Proposed Landfill Bill Generates Concern, Criticism

RALEIGH—Tighter landfill restrictions put in place in 2007, including size, height and proximity to natural resources and poor and minority neighborhoods could be repealed under a senate bill scheduled to be heard in the Senate Finance Committee on Wednesday.

A modification to the Solid Waste Management Reform Act of 2013, originally introduced to tighten restrictions on garbage trucks, was introduced June 6. It added an extensive set of new policy provisions for landfills.

Proposed changes to landfill legislation could roll back several policy provisions. 

Changes proposed to that legislation in the new version of the senate bill would:

• reduce distance requirements from state parks (2 miles), state gamelands(1 mile) and National Wildlife Refuges (5 miles) to 1,500 feet;

• repeal restrictions on locating landfills near minority and low-income neighborhoods;

• eliminate buffers for wetlands and streams;

• extend permits from 10 years to 30 years and tighten criteria for permit denials;

• reduce financial assurance requirements;

• raise the cap on height from 250 to 300 feet.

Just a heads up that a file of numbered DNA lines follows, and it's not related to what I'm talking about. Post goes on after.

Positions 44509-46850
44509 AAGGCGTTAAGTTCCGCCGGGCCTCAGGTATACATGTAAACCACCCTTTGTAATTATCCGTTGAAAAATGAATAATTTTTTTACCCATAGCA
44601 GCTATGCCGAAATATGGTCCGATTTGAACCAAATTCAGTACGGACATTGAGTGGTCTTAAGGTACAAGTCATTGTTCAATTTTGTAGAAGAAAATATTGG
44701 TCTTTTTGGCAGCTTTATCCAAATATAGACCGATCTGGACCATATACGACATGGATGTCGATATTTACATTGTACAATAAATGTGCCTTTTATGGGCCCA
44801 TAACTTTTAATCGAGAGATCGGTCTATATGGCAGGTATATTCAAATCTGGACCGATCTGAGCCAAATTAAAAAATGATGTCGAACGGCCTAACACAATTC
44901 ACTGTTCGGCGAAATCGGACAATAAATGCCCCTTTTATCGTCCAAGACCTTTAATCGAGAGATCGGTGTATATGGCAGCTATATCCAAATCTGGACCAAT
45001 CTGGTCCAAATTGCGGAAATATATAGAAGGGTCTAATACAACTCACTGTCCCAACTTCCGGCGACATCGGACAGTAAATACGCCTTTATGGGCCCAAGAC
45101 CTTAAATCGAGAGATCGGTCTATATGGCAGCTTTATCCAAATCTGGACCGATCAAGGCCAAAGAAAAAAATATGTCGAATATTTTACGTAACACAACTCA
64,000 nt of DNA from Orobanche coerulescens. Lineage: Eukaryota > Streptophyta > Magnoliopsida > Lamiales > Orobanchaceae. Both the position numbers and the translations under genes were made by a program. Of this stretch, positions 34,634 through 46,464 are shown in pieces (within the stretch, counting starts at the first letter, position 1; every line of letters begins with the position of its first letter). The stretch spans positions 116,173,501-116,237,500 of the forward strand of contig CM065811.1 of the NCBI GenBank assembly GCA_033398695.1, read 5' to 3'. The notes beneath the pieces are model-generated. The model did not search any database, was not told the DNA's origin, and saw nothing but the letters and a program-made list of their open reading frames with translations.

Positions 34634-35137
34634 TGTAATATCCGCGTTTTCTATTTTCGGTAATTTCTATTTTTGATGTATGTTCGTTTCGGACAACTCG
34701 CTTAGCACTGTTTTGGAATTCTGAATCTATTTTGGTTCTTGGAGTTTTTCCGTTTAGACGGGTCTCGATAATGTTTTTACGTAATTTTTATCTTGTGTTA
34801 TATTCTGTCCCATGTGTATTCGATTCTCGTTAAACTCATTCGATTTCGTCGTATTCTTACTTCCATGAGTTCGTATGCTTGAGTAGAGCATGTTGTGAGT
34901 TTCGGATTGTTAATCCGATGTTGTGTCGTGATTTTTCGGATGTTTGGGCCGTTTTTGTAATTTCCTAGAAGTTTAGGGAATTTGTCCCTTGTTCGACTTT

Ahead of Wednesday’s meeting on the new version of the bill, environmental groups and other concerned residents of prospective sites are trying to raise awareness about the proposal changes, especially on the coast, where proposed “mega-landfill” projects led to a 2006 moratorium and a study of the state’s solid waste policies. The study was used to draft the 2007 legislation.

“Moral Mondays” protesters at the legislature June 17 express their opposition to rolling back environmental protections placed on landfills. Photo: Kirk Ross

Esther Murphy was one of more than 1,000 people protesting on the Halifax mall behind the Legislature Building Monday evening. Murphy, a resident of New Hanover County, said she remembers the fight over the proposed Hugo Neu project and is upset, but not surprised, that many communities will have to fight again if the new bill is passed.

“We knew it was coming back,” she said. “We’re fighting a lot of environmental issues with this legislature.”

Leola Booth, a resident of Orange County and a neighbor of a large landfill near Chapel Hill, said regulations on landfill need to be tightened, not rolled back. All three of her children who grew up in the shadow of a landfill have had forms of cancer. “I think it’s horrible,” she said of the prospect of lifting the restrictions.